Nullius in verba? Surely you are joking, Mr. Hooke! (or Why cultural cognition is not a bias, part 1)

Okay, this is actually the first of two posts on the question, “Is cultural cognition a bias?,” to which the answer is “well, no, actually it’s not. It’s an essential component of human rationality, without which we’d all be idiots.”

But forget that for now, and consider this:

Nullius in verba means “take no one’s word for it.”

It’s the motto of the Royal Society, a truly remarkable institution, whose members contributed more than anyone ever to the formation of the distinctive, and distinctively penetrating, mode of ascertaining knowledge that is the signature of science.

The Society’s motto—“take no one’s word for it!”; i.e., figure out what is true empirically, not on the bias of authority—is charming, even inspiring, but also utterly absurd.

“DON’T tell me about Newton and his Principia Naturalis,” you say, “I’m going to do my own experiments to determine the Law of Gravitation.”

“Shut up already about Einstein! I’ll point my own telescope at the sun during the next lunar eclipse, place my own atomic clocks inside of airplanes, and create my own GPS system to ‘see for myself’ what sense there is in this relativity business!’ ”

“Fsssssss—I don’t want to hear anything about some Heisenberg’s uncertainty principle. Let me see if it is possible to determine the precise position and precise momentum of a particle simultaneously.”

After 500 years of this, you’ll be up to this week’s Nature, which will at that point be only 500 years out of date.

But, of course, if you “refuse to take anyone’s word for it,” it’s not just your knowledge of scientific discovery that will suffer. Indeed, you’ll likely be dead long before you figure out that the earth goes around the sun rather than vice versa.

If you think you know that antibiotics kill bacteria, say, or that smoking causes lung cancer because you have confirmed these things for yourself, then take my word for it, you don’t really get how science works. Or better still, take Popper’s word for it; many of his most entertaining essays were devoted to punching holes in popular sensory empiricism—the attitude that one has warrant for crediting only what one “sees” with one’s own eyes.

The amount of information it is useful for any individual to accept as true is gazillions of times larger the amount she can herself establish as true by valid and reliable methods (even if she cheats and takes the Royal Society’s word for it that science’s methods for ascertaining what’s true are the only valid and reliable ones).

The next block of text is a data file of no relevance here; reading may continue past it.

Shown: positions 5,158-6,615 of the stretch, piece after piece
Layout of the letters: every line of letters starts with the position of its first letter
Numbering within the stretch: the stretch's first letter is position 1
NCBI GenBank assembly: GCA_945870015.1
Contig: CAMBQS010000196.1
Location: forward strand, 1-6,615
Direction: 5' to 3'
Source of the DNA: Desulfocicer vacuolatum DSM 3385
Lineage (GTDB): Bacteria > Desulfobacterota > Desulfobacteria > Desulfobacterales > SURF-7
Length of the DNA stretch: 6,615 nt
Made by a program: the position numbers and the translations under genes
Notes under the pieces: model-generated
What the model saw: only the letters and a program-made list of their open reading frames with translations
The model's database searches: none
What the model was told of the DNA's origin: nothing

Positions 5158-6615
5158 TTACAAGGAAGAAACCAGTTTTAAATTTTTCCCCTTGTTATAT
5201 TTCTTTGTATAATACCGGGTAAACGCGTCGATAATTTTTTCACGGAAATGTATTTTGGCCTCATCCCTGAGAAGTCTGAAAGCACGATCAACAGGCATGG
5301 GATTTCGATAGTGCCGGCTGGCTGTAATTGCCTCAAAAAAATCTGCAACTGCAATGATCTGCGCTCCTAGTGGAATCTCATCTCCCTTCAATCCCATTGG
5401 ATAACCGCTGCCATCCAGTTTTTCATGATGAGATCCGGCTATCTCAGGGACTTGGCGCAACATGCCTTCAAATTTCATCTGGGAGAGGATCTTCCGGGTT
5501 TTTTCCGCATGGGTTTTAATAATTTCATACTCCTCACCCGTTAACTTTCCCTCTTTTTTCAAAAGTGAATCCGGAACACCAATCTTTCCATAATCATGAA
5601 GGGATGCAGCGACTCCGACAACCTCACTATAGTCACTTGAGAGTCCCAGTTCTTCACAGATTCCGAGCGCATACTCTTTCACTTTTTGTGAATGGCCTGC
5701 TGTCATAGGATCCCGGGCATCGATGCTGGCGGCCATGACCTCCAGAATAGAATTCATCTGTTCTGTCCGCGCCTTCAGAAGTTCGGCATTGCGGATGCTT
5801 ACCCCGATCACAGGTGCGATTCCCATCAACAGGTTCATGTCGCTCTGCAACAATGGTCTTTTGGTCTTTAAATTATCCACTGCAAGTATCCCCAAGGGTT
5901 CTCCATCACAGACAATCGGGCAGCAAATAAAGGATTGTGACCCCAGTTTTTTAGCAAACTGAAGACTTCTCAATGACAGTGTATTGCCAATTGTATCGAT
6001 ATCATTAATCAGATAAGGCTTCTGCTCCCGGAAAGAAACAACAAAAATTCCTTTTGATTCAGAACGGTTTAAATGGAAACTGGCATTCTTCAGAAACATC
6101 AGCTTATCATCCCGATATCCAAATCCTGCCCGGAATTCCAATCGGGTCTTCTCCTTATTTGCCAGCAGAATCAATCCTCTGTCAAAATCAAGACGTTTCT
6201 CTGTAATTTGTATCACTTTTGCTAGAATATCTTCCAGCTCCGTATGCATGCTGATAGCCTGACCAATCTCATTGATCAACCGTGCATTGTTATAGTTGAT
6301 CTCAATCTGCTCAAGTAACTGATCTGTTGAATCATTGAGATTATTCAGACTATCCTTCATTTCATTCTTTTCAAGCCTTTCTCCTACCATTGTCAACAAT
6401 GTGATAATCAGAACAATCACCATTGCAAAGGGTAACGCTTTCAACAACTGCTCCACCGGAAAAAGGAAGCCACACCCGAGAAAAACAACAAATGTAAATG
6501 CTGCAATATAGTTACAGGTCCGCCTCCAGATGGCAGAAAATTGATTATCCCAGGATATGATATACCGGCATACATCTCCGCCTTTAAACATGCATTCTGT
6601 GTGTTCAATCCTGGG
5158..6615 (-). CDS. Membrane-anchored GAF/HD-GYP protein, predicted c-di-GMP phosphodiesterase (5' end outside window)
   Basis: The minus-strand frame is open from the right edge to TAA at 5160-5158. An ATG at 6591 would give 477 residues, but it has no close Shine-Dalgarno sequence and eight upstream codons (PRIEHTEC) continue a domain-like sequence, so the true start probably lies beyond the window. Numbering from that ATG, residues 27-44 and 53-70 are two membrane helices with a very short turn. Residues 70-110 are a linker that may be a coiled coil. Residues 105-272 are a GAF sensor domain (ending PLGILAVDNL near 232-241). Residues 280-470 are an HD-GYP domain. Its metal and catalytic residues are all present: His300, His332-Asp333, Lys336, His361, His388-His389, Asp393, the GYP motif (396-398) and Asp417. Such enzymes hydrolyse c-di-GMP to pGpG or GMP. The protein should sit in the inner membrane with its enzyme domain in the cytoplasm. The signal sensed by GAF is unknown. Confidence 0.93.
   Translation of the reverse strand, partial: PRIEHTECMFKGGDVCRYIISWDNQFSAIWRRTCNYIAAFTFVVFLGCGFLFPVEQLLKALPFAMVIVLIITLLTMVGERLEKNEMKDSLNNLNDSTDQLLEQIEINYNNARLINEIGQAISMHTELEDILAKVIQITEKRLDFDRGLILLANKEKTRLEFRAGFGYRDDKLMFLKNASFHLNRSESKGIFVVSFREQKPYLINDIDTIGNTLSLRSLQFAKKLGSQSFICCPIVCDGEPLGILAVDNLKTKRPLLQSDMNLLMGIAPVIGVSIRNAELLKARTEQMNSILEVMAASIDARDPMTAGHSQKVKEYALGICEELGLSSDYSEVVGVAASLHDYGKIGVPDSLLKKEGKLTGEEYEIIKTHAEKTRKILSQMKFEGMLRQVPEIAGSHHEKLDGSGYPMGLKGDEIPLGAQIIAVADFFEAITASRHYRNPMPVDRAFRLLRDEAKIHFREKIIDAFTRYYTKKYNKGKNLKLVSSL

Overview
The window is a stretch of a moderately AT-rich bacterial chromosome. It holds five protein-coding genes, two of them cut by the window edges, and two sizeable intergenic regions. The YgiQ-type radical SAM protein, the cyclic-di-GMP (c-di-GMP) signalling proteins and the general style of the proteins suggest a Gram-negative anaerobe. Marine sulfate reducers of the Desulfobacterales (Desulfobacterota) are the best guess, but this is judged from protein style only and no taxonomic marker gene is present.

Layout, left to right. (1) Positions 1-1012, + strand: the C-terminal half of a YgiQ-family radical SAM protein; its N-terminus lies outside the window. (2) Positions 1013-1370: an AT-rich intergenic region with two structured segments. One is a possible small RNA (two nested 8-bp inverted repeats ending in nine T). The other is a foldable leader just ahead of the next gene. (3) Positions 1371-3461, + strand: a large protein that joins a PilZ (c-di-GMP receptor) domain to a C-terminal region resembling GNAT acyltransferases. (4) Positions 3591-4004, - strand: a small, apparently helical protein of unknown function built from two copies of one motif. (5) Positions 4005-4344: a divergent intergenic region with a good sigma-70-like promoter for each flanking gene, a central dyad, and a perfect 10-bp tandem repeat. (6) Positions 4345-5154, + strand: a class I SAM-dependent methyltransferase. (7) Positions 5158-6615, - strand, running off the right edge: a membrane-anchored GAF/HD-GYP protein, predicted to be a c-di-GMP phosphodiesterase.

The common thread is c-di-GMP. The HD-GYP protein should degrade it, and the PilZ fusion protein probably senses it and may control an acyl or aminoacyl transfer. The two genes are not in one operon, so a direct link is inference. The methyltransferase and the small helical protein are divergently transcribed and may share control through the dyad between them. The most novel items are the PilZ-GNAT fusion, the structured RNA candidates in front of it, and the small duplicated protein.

This point is true, moreover, not just for “ordinary members of the public.” It goes for scientists, too.

In 2011, three physicists won the Nobel Prize “for the discovery of the accelerating expansion of the Universe through observations of distant supernovae.” But the only reason they knew what they (with the help of dozens of others who helped collect and analyze their data) were “observing” in their experiments even counted as evidence of the Universe expanding was that they accepted as true the scientific discoveries of countless previous scientists whose experiments they could never hope to replicate—indeed, whose understanding of why their experiments signified anything at all these three didn’t have time to acquire and thus simply took as given.

Scientists, like everyone else, are able to know what is known to science only by taking others’ words for it.  There’s no way around this. It is a consequence of our being individuals, each with his or her own separate brain.

What’s important, if one wants to know more than a pitiful amount, is not to avoid taking anyone’s word for it. It’s to be sure to “take it on the word” of  only those people who truly know what they are talking about.

Once this point is settled, we can see what made the early members of the Royal Society, along with various of their contemporaries on the Continent, so truly remarkable. They were not epistemic alchemists (although some of them, including Newton, were alchemists) who figured out some magical way for human beings to participate in collective knowledge without the mediation of trust and authority.

Rather their achievement was establishing that the way of knowing one should deem authoritative and worthy of trust is the empirical one distinctive of science and at odds with those characteristic of its many rivals, including divine revelation, philosophical rationalism, and one or another species of faux empiricism.

Instead of refusing to take anyone’s word for it, the early members of the Royal Society retrained their faculties for recognizing “who knows what they are talking about” to discern those of their number whose insights had been corroborated by science’s signature way of knowing.

Indeed, as Steven Shapin has brilliantly chronicled, a critical resource in this retraining was the early scientists’ shared cultural identity.  Their comfortable envelopment in a set of common conventions helped them to recognize among their own number those of them who genuinely knew what they were talking about and who could be trusted—because of their good character—not to abuse the confidence reposed in them (usually; reliable instruments still have measurement error).

There’s no remotely plausible account of human rationality—of our ability to accumulate genuine knowledge about how the world works—that doesn’t treat as central individuals’ amazing capacity to reliably identify and put themselves in intimate contact with others who can transmit to them what is known collectively as a result of science.

Now we are ready to return to why I say cultural cognition is not a bias but actually an indispensable ingredient of our intelligence.

Part 2

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